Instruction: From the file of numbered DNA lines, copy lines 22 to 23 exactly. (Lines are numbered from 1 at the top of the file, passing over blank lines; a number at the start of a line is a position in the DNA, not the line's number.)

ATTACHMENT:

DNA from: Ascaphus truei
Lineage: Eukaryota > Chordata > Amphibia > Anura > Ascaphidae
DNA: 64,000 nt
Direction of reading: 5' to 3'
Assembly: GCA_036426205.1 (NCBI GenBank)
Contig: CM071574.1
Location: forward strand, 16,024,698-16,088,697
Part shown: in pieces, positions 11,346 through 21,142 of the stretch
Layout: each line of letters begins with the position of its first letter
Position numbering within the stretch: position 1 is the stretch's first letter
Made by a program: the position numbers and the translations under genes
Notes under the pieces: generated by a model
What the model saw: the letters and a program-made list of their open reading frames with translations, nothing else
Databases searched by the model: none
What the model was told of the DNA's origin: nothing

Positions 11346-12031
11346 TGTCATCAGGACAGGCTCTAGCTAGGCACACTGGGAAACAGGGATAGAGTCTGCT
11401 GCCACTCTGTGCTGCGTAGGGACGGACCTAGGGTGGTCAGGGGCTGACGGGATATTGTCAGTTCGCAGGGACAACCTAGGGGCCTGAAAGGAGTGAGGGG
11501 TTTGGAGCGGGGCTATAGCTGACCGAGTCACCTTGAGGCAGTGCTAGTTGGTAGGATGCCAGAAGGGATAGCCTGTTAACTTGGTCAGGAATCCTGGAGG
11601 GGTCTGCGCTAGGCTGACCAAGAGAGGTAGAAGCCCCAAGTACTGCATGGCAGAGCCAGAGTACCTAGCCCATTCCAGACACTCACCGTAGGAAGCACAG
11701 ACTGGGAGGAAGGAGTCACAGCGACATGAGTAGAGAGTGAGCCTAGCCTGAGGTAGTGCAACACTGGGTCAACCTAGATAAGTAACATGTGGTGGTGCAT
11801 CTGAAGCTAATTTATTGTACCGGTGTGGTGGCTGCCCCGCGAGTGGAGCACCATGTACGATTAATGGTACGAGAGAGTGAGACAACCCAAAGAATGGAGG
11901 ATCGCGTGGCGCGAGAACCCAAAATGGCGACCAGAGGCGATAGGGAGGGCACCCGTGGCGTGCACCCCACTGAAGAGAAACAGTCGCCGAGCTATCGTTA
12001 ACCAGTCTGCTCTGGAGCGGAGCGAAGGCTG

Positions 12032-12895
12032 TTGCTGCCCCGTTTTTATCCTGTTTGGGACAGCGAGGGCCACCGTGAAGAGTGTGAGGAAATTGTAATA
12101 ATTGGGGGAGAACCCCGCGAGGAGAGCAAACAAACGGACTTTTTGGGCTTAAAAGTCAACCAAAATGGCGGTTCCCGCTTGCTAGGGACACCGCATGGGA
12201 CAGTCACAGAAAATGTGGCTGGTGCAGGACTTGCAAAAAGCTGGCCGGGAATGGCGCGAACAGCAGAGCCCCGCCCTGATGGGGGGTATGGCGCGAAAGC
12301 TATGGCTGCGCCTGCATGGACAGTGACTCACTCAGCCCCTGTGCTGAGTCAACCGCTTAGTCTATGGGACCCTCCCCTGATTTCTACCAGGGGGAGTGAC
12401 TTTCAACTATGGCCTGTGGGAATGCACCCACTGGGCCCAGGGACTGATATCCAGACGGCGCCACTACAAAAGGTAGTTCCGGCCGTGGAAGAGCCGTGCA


11801 CTGAAGCTAATTTATTGTACCGGTGTGGTGGCTGCCCCGCGAGTGGAGCACCATGTACGATTAATGGTACGAGAGAGTGAGACAACCCAAAGAATGGAGG
11901 ATCGCGTGGCGCGAGAACCCAAAATGGCGACCAGAGGCGATAGGGAGGGCACCCGTGGCGTGCACCCCACTGAAGAGAAACAGTCGCCGAGCTATCGTTA